Cannon Beach Caper
“Puh-leeze, Dad. We can’t leave Slinky alone for two days. Besides, how much trouble can a two-pound ferret cause?” Kathleen pleaded with her father as the family packed for their annual trip to the Oregon coast.
“Humpf.” Her father straightened into his Greek warrior pose, hands on his hips, head thrust back and tapped his foot. “How much trouble? Where do I begin? My missing car keys? How about my shredded report for work, or your shoelaces, gnawed to nothing? And what about the time Slinky bit me?”
“That’s not fair.” Kathleen lowered her gaze to the floor. “Slinky was still a kit then. He’s gotten much better since he’s older.” As an only child, Kathleen long ago learned that pleading puppy dog eyes with a little of bit of cunning cat mixed in, often pushed her father to see things her way.
“I suppose if you take the small cage and his leash and watch him carefully it would be okay.”
Kathleen hugged her father around his legs and dashed off to her room. Anticipating the good news, she’d already packed enough food for their two-day stay. She tossed a few toys into the cage and carried it downstairs placing it behind the seat so she’d have easy access during the three-hour drive to Cannon Beach.
The next morning, Kathleen woke in their small hotel room to her mother at the small coffee pot preparing her early morning caffeine fix. She yawned and looked out the sliding glass door to where the ocean and sandy beach lay just beyond the small patio area. The sun woke her. Kathleen checked on Slinky, still buried underneath his cloud of white shredded paper.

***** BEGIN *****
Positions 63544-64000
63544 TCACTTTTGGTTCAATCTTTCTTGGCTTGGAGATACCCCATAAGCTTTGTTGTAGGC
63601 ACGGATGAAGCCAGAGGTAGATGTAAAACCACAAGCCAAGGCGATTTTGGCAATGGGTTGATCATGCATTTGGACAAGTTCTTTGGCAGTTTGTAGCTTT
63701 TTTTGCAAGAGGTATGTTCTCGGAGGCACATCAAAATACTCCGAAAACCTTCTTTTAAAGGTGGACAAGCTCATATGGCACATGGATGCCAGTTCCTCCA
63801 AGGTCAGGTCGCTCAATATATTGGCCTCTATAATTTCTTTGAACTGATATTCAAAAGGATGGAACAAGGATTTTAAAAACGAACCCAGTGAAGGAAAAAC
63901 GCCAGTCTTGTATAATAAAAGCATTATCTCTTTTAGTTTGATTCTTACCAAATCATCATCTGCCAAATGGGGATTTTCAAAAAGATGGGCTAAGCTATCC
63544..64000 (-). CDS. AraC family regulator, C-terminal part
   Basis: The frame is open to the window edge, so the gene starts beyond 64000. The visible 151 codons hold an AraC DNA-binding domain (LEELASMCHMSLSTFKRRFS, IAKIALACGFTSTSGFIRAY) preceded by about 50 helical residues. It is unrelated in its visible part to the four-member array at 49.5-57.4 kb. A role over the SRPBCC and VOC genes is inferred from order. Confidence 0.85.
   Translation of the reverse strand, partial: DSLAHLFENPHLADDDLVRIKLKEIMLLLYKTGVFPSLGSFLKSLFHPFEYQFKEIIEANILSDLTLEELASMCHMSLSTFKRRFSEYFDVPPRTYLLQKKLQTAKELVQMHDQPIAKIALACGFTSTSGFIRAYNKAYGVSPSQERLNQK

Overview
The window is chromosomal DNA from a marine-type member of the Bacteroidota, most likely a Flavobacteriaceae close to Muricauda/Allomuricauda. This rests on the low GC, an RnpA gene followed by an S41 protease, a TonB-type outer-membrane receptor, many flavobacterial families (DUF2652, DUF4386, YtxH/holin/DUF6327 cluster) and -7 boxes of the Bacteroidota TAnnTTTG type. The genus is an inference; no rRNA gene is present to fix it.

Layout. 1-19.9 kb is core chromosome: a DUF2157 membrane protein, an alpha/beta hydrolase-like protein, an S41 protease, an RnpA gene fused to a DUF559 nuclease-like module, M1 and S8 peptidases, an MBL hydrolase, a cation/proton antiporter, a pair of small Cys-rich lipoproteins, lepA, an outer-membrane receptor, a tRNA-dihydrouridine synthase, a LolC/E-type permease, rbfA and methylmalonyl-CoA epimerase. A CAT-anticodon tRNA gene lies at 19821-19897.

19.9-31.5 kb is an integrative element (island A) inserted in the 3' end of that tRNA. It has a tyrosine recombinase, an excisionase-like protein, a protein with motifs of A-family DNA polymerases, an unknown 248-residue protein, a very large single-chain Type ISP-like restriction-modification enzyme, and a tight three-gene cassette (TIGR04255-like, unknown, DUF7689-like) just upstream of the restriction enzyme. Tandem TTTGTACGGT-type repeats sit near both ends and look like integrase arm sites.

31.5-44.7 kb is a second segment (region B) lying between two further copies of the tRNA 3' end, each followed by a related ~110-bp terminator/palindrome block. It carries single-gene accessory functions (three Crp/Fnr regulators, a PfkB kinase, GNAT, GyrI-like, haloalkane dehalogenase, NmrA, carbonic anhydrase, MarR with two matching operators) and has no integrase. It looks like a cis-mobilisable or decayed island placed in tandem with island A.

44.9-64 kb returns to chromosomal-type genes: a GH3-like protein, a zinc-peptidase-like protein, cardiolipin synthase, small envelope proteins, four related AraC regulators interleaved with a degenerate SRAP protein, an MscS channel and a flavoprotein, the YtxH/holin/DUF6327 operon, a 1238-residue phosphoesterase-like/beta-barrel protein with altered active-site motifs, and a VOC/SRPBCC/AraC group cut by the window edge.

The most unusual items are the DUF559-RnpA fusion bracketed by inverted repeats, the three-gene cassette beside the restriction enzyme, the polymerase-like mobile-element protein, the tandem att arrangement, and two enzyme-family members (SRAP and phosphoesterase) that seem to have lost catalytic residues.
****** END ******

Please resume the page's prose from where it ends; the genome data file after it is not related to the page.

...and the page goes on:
“Ready to hit the breakfast buffet?” After a quick breakfast served in the hotel lobby, Mr. and Mrs. Conrad and Kathleen, with Slinky in tow on his leash, joined the growing crowd gathered around the mounds of sand taking shape for the Sand Carving Festival. Fantasy castles, giant sculpted whales, and bears driving cars. The creations were painstakingly carved from early morning until noon and limited only by the artist’s imagination.
With Slinky securely collared and hooked to his leash, Kathleen breathed in the salt air of independence. They were on their own with plans to meet up with Kathleen’s parents in an hour at the snack bar to have a quick snack before coming back to watch the final stages of carving the intricate works of art and patience. Kathleen strolled down the beach pausing at each rough sculpture long enough to image it in its final stages.
A young woman in a bright red swimsuit wrapped with a navy skirt plodded through the sand towards Kathleen with a black lab prancing by her side. Suddenly the dog spied Slinky and pulled free of its owner. “Come back Jessie.” The woman gave chase of a dashing blur of fur.
Seconds later the dog bounded at Slinky. Slinky quivered then dashed between Kathleen’s legs. Kathleen lost her balance and fell to the wet sand letting go of the leash. Slinky bolted across the sand dragging his leash, with the black lab in hot pursuit. Across the sand Slinky ran, but the dog was too fast. A five-foot tower of sand taking the shape of an old castle looked like the perfect place to hide. Slinky darted into one of the openings that formed a doorway in the castle. With no chance for them to react, a seventy-pound lab leapt onto the sand artist’s work. Sand flew in the air.